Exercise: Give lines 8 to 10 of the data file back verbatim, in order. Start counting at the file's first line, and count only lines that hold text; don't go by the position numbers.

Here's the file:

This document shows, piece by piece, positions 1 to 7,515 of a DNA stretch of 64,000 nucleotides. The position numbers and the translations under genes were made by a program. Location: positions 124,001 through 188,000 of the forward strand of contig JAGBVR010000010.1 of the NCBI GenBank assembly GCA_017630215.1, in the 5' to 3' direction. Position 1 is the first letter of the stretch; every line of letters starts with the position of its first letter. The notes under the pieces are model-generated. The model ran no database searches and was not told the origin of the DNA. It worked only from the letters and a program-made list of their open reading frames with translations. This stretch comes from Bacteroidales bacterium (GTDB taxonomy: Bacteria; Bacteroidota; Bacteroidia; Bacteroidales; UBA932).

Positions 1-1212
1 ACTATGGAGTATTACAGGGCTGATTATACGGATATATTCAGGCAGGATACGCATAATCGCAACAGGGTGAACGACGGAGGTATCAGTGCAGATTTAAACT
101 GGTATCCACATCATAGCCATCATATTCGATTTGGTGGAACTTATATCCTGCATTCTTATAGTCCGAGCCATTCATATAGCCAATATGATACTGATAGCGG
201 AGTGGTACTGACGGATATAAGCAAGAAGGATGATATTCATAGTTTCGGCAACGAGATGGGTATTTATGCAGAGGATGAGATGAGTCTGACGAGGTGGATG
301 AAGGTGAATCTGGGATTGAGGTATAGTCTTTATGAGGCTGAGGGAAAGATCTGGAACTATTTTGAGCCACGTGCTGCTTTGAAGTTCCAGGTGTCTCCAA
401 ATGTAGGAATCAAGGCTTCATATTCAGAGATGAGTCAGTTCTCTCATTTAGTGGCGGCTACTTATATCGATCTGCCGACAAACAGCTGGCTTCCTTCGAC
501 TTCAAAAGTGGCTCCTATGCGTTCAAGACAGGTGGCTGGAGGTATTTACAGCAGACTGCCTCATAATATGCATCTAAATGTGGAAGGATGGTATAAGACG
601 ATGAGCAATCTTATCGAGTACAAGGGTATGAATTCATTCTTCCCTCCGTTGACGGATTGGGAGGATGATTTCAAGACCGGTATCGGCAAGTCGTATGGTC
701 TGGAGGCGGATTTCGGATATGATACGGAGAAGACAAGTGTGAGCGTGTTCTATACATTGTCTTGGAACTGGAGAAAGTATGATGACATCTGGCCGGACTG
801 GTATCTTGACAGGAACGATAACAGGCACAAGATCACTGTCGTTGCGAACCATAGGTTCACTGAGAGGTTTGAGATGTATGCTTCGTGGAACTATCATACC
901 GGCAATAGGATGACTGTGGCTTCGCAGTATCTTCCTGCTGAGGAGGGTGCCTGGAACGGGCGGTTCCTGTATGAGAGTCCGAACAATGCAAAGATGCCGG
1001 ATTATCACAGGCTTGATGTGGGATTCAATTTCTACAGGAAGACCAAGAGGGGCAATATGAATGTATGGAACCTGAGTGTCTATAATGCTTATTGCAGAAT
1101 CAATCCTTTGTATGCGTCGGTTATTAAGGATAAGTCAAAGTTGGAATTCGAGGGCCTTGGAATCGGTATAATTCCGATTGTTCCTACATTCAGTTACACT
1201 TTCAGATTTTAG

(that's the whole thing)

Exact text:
501 TTCAAAAGTGGCTCCTATGCGTTCAAGACAGGTGGCTGGAGGTATTTACAGCAGACTGCCTCATAATATGCATCTAAATGTGGAAGGATGGTATAAGACG
601 ATGAGCAATCTTATCGAGTACAAGGGTATGAATTCATTCTTCCCTCCGTTGACGGATTGGGAGGATGATTTCAAGACCGGTATCGGCAAGTCGTATGGTC
701 TGGAGGCGGATTTCGGATATGATACGGAGAAGACAAGTGTGAGCGTGTTCTATACATTGTCTTGGAACTGGAGAAAGTATGATGACATCTGGCCGGACTG